“Yeah . . .” I winced, remembering that concert. The songs our instructor had chosen had all been dangerous ones for me, so full of power that I could barely keep it under control. “Do you think anyone else realized based on that?”

“Probably not.” Uhjin shrugged. “I knew something was up, but I only noticed because the lights in the dorm room also did weird stuff when you were practicing for the concert. And then I started looking, and I started seeing other stuff, and then you kept staying out late with your violin once we moved to the apartment, and every now and then you’d come back all beat up like you did the other night, and . . . yeah. I guess I didn’t actually know it, but I guessed. So you’re an actual legit superhero? Really?”

“I have powers. I’m not an ‘actual legit superhero’ . . . not yet, anyway. Maybe soon.” Definitely soon. But I don’t feel quite ready to say  that out loud. One step at a time. “You know you can’t tell anyone else, right?”

“Duh. That’s basically the first rule of being a superhero’s . . . what am I?” Uhjin made a face. “Oh. Ew. I’m probably basically your Jarvis or Alfred or whatever, since mostly I’ve just fed you and patched you up and listened to you plan.”

“You’re my friend is what you are. Anyway, do I look like Batman or Tony Stark or anyone like that? If we’re going to make comparisons to fictional superhero companions, you’re more of . . . um . . .” I paused, realizing that I couldn’t think of a good comparison that didn’t involve romantic connotations, the death of the companion, or both. “You’re beyond compare. Let’s go with that.”

“Oh, fine.” Uhjin pouted a moment, then bounced back up with a wicked grin. “Oooooh. Wait. You’re a superhero. Jonathan’s a reporter. Does that mean he’s your Lois Lane?”

“What the— Oh, shut up!” I flopped back in my chair and smacked my forehead with my palm. “Jonathan is my friend. Like you. Nothing else. Anyway, I’m not even remotely like Superman, and aside from the newspaper bit, he is nothing like Lois Lane.”

“I’m just saying.” Uhjin shrugged, completely unapologetic. “Anyway. So how do I fit in with your plan?”

“You . . . uh . . .” I grabbed a slice of apple and scooped up some peanut butter with it. “I figured you’d probably stay here? Where you won’t be in danger?”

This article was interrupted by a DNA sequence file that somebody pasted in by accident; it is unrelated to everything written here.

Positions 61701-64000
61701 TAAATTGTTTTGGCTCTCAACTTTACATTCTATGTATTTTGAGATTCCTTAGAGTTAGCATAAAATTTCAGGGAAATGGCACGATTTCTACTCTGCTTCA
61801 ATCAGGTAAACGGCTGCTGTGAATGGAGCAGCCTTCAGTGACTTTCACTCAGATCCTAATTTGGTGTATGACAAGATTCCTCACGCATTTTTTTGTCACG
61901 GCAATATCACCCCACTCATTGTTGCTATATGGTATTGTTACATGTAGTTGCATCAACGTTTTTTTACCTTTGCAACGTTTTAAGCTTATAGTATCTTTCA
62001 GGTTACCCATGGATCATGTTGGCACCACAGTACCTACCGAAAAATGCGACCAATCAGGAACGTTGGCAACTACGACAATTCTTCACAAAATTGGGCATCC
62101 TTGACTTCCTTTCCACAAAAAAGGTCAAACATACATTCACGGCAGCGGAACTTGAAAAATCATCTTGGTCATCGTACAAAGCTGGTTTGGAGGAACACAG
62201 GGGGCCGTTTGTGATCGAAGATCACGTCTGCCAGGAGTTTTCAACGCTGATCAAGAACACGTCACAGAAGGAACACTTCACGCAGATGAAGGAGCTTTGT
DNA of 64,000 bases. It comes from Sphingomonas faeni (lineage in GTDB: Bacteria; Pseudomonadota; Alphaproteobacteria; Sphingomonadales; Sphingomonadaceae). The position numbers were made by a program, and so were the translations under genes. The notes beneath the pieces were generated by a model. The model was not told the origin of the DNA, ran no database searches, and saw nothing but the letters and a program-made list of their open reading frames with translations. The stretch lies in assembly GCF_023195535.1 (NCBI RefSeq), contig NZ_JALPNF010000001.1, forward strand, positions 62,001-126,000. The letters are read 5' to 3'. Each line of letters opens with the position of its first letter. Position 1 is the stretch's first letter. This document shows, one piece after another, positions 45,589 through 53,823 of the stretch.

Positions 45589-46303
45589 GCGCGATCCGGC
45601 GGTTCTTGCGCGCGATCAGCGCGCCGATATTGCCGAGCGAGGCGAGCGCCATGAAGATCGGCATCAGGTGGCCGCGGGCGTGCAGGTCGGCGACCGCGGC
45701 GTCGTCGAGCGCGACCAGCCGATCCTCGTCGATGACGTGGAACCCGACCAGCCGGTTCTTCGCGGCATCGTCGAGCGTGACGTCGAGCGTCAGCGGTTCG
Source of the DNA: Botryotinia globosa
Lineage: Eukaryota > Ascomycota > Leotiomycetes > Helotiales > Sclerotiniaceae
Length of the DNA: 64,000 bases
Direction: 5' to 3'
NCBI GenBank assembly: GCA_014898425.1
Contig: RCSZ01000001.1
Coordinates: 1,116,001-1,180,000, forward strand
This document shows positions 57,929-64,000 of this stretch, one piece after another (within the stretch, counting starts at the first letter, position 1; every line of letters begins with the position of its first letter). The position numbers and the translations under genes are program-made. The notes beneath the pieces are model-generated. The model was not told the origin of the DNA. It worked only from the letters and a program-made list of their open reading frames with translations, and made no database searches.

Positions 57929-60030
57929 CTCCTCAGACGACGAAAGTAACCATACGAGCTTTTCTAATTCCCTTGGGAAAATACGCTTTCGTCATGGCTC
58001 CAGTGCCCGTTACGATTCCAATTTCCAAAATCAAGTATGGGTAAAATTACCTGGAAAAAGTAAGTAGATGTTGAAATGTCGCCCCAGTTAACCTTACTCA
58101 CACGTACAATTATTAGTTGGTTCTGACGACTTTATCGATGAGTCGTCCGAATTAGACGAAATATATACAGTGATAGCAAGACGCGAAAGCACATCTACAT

“Jonathan’s going to be there, isn’t he?” Uhjin’s mischievous look suddenly hardened into determination. “I have as big a stake in this as he does. Maybe bigger.”

“Jonathan’s been helping me with the search longer than you have, though,” I pointed out, taking a bite of apple. “And he’s only there because he has a camera and I need someone to call the police when necessary.”

“I have a camera too. And a phone. And a camera on my phone.” Uhjin crossed her arms. “Welsh killed my sister, and because of that, not only did I lose my closest friend, I spent years wondering if I was crazy. I want to help you take him down.”

  “Yes, but . . .” I hesitated. “It’ll be dangerous. And you do realize that I’m not going to kill him, right? The point is to get proof and put him in custody.”

“I know. I know.” Uhjin waved her hand as if dismissing my contradiction. “And I know it’s dangerous, but I’m not scared. Or, I’m more mad than scared. If Jonathan can risk it, so can I.” She paused, leaned forward, taking on a pleading look. “Please, Callie. I don’t have to be right up there, but let me be nearby, helping you somehow. One more person to take video and call the police can’t hurt, right? Jonathan will probably be close to the action; what if something happens to him? You need a backup.”

She made a good argument, enough that my determination wavered. “Well, yes, but . . . I . . . I’ll see what I can do, ok? I still need to figure out where to tell Welsh to meet me; if there’s a location near there where you can see safely, you can come.”

“Yes!” Uhjin sat back, fist clenched in satisfaction. “You won’t regret this, Callie. Wait and see.”

“I hope not.” I smiled weakly, sending up a silent prayer. Please, God, protect Uhjin. Protect Jonathan. Don’t let me regret bringing them. And, please, protect me too.